The Canadian "Indian" citizenship act, applied in 1952 to (native) Canadian Indians, required that an Indian be judged "civilized" by a white government official before he could enjoy the rights of schooling, health care and other basic amenities. Or else he had to remain shut out from the external world in "Indian Reserves". Senanayake's citizenship act required seven years of residence in Ceylon as a condition for citizenship. Compare this with the Hispanic workers in America today. The Hispanics were the original inhabitants of California, New Mexico and Southern Texas. But Spanish is not a recognized official language, and California does not attempt to reserve its borders to Hispanics as their homeland. The millions of Hispanic workers are so essential to the US economy that it would collapse if they were to go on a mass work-stoppage. And yet, a Hispanic worker cannot even get a "green card" without jumping through many hoops.
The ITAK had to build up a repertoire of original sins committed by the "Sinhalese invaders of the Tamil home lands", if its political program of driving a wedge between the two communities were to succeed. Note that this is already in the period PRIOR to the arrival of "Sinhala Only". I list the following which have become "accepted beliefs", mainly among the Colombo Tamil intellectuals of the younger generation (i.e., those who grew up after the World War II).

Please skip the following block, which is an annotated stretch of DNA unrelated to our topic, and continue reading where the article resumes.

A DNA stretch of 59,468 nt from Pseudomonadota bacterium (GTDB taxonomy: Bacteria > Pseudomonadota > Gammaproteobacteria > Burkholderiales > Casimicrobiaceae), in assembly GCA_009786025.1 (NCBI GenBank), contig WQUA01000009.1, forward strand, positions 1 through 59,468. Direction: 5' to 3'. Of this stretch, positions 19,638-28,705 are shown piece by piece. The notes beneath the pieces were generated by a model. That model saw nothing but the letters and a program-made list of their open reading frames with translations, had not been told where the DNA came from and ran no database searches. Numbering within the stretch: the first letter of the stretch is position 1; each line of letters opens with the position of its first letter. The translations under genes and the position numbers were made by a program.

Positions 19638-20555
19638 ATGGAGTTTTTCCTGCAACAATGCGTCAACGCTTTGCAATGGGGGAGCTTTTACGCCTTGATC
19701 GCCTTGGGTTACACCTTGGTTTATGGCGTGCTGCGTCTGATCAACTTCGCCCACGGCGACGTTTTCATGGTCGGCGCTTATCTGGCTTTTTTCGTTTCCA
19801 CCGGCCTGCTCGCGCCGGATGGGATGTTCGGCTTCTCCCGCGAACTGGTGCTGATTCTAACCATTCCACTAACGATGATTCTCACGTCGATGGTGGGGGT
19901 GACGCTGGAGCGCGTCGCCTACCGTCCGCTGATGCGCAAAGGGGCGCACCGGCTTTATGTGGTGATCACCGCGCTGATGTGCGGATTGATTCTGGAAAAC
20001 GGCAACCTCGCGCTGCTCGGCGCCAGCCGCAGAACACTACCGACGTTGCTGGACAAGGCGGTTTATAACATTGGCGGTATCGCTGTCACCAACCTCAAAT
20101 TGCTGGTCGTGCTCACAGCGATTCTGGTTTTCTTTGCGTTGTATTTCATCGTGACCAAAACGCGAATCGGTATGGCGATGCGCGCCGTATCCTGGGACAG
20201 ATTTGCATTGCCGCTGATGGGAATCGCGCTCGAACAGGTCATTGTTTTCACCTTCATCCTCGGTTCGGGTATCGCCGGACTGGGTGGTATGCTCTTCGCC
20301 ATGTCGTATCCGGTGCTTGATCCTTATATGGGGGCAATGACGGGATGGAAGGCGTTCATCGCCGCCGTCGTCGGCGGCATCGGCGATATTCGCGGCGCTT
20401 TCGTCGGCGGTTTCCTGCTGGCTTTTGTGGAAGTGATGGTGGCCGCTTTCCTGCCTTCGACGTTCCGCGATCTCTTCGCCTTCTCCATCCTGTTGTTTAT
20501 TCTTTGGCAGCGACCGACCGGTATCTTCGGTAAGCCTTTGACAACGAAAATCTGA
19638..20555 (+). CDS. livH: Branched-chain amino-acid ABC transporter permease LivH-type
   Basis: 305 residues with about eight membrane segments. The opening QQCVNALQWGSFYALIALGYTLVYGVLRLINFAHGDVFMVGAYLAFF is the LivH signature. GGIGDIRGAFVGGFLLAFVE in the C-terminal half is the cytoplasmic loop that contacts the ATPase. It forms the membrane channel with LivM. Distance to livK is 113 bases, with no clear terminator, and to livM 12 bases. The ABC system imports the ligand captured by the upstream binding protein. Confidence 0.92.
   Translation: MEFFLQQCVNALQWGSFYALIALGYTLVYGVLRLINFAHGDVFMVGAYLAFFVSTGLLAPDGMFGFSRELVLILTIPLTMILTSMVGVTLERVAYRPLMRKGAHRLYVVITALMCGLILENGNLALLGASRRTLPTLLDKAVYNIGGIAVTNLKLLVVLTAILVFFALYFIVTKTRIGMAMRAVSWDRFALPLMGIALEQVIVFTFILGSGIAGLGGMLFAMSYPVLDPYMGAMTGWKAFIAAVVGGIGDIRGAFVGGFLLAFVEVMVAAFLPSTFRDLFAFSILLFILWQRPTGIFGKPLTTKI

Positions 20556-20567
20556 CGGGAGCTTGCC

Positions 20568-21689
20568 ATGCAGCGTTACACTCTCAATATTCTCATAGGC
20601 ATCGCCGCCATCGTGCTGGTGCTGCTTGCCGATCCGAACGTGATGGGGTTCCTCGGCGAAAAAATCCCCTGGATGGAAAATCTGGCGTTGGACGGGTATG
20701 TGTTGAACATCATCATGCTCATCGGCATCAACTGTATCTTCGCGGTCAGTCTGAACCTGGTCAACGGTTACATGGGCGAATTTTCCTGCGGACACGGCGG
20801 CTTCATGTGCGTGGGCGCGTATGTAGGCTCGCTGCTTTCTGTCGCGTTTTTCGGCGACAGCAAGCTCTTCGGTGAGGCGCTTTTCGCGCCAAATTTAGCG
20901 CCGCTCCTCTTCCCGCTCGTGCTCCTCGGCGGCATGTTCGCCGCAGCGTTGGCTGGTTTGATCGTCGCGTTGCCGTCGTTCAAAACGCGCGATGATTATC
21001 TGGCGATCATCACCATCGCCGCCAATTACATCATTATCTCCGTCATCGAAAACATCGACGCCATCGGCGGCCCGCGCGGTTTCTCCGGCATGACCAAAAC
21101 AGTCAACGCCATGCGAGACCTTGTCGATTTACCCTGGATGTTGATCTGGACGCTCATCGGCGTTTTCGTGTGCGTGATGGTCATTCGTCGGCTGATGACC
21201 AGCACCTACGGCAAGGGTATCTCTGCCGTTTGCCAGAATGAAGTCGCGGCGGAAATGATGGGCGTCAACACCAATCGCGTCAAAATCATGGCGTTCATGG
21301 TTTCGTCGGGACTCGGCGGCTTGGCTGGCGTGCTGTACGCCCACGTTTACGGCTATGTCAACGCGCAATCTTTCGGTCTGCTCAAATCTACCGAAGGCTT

The litany of sins began with the famous claim of "deception" of Ponnambalam Arunachalam (AP), by the Sinhalese leaders, in the early 1920s, in regard to the "Colombo seat". At that time, all politicians, be they Sinhala or Tamil, were beholden to the Governor for their political positions. If the Governor had given even the slightest indication that he wanted AP appointed to the Colombo seat, the Sinhala leaders would have rushed to execute the Governor's wish. AP himself realized that the Governor needs to be wooed, and that is why he invited the Governor to Jaffna, received him lavishly and presented a secret proposal asking that he be appointed. Unfortunately for AP, the Lake House press managed get a copy and to splash the "secret memorandum", ensuring that the Governor turned against a highly embarrassed AP. Not surprisingly, it heralded the end of AP's political career. AP claimed that two Sinhalese leaders who had promised to support him had deceived him, and left politics claiming to be "disgusted with such "deception". And yet, this incident which reflect the vanity and political incompetence of Arunachalam Ponnamblam has become the primodial "origin sin" cited by Tamil Nationalism.